Nearly a year after Windows 8’s debut, it’s still hard to find hardware that makes a great match for Microsoft’s dual-headed operating system.
But that may soon change. At the IFA trade show this week, several PC vendors announced new Windows 8 hybrids that can transform from a laptop into a tablet. Some of them look like major improvements over the first wave of hybrids that launched alongside Windows 8 last winter.
What’s taken so long? Partly, it’s a matter of processing power, as new chips from Intel and AMD promise better battery life, zippier performance and higher screen resolutions. Hardware makers have also learned some lessons over the last year, and have refined their hybrid designs to be thinner, lighter and more clever.
Let’s take a look at the new hybrids that Windows PC makers plan to offer later this year:
I used to think that all Windows 8 hybrids should be detachable, allowing users to pull the screen apart from the keyboard to use it like a tablet. Lately, though, I’ve come to appreciate hybrids with permanently attached keyboards. Because the guts of these machines can still reside under the keyboard, they can pack more power without being top-heavy or sacrificing battery life. The laptop experience isn’t compromised, and tablet usage is an added bonus. It’s great to see PC makers working on more refined approaches to the Windows 8 convertible.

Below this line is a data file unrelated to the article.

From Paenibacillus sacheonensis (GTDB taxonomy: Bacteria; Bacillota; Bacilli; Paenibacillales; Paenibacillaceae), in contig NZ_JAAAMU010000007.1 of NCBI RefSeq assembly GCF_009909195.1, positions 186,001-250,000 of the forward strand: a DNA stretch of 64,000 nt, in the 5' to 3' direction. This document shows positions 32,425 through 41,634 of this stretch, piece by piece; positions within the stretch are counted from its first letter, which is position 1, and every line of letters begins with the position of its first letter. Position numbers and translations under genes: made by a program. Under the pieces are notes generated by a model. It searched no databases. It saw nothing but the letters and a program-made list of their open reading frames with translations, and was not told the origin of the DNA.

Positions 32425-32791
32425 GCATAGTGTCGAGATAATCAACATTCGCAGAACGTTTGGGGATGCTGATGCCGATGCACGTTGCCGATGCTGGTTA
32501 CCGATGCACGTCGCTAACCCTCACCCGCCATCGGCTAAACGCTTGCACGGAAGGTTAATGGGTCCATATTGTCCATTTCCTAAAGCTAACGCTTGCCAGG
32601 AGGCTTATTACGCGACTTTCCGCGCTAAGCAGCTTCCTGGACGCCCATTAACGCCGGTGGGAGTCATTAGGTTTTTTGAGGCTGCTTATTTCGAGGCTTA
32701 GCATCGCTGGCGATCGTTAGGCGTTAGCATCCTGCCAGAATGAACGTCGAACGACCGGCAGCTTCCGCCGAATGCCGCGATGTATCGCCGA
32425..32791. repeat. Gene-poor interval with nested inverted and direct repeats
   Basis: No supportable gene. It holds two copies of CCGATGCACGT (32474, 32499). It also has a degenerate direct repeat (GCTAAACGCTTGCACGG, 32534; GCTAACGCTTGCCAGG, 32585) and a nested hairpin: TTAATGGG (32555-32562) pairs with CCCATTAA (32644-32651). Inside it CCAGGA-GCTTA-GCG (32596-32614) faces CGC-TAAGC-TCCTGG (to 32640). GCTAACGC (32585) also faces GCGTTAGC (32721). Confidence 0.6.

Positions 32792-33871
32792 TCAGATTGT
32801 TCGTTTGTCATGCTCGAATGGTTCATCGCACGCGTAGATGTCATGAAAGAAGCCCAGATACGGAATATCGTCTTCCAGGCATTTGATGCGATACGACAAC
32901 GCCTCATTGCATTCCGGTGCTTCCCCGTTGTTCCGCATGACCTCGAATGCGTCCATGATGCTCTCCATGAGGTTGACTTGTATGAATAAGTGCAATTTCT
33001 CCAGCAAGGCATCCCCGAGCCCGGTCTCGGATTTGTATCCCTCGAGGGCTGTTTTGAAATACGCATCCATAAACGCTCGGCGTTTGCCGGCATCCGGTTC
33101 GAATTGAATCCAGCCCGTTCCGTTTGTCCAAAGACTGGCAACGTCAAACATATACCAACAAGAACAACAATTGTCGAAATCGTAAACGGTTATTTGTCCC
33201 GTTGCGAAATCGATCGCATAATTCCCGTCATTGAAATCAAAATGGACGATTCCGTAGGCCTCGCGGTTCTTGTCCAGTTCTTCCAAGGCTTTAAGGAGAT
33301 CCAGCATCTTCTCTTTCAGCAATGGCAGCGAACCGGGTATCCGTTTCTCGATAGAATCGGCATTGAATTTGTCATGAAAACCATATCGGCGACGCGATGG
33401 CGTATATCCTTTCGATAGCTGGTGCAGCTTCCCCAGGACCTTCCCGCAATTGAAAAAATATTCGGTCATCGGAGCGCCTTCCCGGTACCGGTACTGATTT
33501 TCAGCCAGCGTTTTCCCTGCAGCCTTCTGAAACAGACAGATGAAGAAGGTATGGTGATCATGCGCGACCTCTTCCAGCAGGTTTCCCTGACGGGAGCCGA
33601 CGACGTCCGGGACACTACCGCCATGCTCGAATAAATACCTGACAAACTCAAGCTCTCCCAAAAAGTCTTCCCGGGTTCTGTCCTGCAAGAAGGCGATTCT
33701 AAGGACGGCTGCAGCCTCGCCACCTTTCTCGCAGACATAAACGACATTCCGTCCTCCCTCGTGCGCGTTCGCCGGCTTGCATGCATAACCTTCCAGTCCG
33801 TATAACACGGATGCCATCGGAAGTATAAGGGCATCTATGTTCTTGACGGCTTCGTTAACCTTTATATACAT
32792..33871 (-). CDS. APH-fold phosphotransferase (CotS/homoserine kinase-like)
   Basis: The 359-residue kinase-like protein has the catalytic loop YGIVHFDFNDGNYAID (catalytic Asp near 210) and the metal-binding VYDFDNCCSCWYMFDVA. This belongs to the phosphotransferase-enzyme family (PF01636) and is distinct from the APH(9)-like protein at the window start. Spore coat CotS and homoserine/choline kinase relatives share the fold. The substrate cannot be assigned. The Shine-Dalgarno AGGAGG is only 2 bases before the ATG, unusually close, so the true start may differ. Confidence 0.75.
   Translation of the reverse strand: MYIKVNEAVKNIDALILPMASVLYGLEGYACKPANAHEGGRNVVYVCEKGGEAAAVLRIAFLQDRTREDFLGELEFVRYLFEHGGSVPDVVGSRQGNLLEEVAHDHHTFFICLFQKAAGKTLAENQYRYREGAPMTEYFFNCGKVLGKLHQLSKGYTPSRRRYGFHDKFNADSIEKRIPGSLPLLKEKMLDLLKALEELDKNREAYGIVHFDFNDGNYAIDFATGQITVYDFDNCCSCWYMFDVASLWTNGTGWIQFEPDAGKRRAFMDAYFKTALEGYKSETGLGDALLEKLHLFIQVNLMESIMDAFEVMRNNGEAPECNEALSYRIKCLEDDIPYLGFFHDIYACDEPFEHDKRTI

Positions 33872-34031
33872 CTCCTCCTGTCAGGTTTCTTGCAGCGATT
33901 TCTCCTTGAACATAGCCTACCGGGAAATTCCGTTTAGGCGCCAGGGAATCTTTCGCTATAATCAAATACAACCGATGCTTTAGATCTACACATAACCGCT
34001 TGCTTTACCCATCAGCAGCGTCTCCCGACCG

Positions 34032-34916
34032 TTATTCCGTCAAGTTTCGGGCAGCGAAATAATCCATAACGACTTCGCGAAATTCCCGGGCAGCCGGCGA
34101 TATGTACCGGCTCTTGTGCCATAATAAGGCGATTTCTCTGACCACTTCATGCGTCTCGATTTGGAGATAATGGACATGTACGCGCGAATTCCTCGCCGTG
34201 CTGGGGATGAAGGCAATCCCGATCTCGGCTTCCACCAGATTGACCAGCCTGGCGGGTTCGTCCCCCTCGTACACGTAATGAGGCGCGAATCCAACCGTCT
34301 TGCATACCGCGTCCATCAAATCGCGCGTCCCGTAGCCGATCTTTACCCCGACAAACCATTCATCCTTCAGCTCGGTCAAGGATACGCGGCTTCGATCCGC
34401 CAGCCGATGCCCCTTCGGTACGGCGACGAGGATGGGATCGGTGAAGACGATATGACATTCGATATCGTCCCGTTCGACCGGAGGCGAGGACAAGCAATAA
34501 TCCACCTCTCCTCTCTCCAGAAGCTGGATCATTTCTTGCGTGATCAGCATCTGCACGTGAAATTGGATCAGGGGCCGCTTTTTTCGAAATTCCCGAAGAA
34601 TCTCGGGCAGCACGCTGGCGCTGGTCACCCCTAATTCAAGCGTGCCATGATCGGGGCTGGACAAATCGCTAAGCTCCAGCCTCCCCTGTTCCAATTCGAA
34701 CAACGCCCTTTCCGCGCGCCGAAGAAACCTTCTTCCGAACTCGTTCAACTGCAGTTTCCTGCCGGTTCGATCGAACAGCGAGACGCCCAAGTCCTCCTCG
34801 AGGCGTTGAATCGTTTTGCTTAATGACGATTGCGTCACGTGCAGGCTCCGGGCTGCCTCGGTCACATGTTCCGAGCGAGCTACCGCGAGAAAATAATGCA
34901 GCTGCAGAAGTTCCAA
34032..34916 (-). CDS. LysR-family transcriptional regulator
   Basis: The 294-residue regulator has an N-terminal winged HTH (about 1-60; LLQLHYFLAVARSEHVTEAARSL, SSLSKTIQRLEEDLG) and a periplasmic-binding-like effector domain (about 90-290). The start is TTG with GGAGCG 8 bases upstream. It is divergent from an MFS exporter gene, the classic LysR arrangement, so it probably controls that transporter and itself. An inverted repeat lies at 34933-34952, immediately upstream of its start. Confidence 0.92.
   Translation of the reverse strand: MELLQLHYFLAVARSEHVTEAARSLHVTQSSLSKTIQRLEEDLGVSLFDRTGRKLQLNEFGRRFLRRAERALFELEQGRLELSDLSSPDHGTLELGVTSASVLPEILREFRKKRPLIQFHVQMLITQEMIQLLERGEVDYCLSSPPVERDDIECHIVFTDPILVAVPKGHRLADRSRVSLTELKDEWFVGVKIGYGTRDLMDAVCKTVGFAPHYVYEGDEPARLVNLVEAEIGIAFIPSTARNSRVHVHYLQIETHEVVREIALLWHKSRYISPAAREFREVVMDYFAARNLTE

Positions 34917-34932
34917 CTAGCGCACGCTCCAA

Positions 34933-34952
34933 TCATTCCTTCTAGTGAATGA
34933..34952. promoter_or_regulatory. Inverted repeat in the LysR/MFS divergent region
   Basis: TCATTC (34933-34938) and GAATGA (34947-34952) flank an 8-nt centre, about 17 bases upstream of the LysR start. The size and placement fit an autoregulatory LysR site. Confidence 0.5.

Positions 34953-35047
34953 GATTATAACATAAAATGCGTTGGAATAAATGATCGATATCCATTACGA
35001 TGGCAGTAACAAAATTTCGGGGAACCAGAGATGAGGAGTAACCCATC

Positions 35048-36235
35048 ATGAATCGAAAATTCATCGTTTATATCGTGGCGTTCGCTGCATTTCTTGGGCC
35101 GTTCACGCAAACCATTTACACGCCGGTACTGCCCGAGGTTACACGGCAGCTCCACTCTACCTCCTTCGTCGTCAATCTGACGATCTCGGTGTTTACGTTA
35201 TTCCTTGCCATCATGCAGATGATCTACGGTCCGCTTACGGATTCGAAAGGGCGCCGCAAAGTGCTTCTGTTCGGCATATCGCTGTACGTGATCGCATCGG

Lenovo’s Yoga 2 Pro (pictured above), for instance, is thinner than the original 13-inch Yoga, at 0.59 inches, and it’s a lot lighter at 3.06 pounds. Its 3200-by-1800 resolution display packs four times the pixels of the first Yoga, and Lenovo will offer up to 8 GB of RAM and up to an Intel Core i7 processor. To switch between laptop and tablet modes, the Yoga has a 360-degree hinge for tilting the screen all the way back underneath the body. It’s shipping next month for $1,099 and up.
The one thing that worries me with the Yoga is battery life. While Lenovo proudly trumpets nine hours on a charge, the footnotes of its press release clarify that this runtime is “achieved with Windows 8 idle at 150 nits.” In other words, you’ll have to be doing nothing, at less than 50 percent brightness to hit the nine-hour mark. With video playback at the same brightness, Lenovo is promising just six hours, which doesn’t sound like much of an improvement over the first Yoga. I wonder if Lenovo has made a huge mistake by pushing screen resolution so high, thereby squandering the power efficiency that comes with Intel’s new Haswell processors.
Lenovo’s also bringing out a business-friendly version, dubbed the ThinkPad Yoga, with a more rugged design and the classic red cursor nub found on other ThinkPads. It’s thicker and heavier than the Yoga 2, at 0.74 inches and 3.48 pounds, but it has a neat trick: When you fold it into tablet mode, the area behind the keyboard rises up, and the keys lock into place, forming somewhat of a flat surface. Lenovo’s offering a hard drive option for the ThinkPad Yoga, up to 1 TB, or a solid state drive up to 256 GB. The battery will last “up to 7 hours,” according to Lenovo. Pricing’s going to start at $949, with November availability.